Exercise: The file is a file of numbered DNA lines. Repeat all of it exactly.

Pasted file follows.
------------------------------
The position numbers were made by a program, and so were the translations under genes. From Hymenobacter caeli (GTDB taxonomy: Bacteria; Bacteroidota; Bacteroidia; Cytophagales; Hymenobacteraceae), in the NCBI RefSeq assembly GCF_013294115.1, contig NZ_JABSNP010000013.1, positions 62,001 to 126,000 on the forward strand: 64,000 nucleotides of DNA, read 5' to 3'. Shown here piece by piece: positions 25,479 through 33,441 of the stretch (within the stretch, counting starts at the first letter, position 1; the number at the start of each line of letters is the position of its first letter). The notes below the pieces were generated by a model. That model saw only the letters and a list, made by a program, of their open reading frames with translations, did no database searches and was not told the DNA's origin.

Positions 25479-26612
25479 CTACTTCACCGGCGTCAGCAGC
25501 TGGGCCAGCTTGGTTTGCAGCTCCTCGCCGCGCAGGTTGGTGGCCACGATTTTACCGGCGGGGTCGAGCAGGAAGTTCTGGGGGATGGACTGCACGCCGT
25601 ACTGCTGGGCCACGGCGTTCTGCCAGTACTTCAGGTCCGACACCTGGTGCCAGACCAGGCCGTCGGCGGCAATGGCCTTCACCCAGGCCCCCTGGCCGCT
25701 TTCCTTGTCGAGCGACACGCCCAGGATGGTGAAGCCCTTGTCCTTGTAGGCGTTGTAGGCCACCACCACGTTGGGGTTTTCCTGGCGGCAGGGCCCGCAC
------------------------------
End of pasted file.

The position numbers were made by a program, and so were the translations under genes. From Hymenobacter caeli (GTDB taxonomy: Bacteria; Bacteroidota; Bacteroidia; Cytophagales; Hymenobacteraceae), in the NCBI RefSeq assembly GCF_013294115.1, contig NZ_JABSNP010000013.1, positions 62,001 to 126,000 on the forward strand: 64,000 nucleotides of DNA, read 5' to 3'. Shown here piece by piece: positions 25,479 through 33,441 of the stretch (within the stretch, counting starts at the first letter, position 1; the number at the start of each line of letters is the position of its first letter). The notes below the pieces were generated by a model. That model saw only the letters and a list, made by a program, of their open reading frames with translations, did no database searches and was not told the DNA's origin.

Positions 25479-26612
25479 CTACTTCACCGGCGTCAGCAGC
25501 TGGGCCAGCTTGGTTTGCAGCTCCTCGCCGCGCAGGTTGGTGGCCACGATTTTACCGGCGGGGTCGAGCAGGAAGTTCTGGGGGATGGACTGCACGCCGT
25601 ACTGCTGGGCCACGGCGTTCTGCCAGTACTTCAGGTCCGACACCTGGTGCCAGACCAGGCCGTCGGCGGCAATGGCCTTCACCCAGGCCCCCTGGCCGCT
25701 TTCCTTGTCGAGCGACACGCCCAGGATGGTGAAGCCCTTGTCCTTGTAGGCGTTGTAGGCCACCACCACGTTGGGGTTTTCCTGGCGGCAGGGCCCGCAC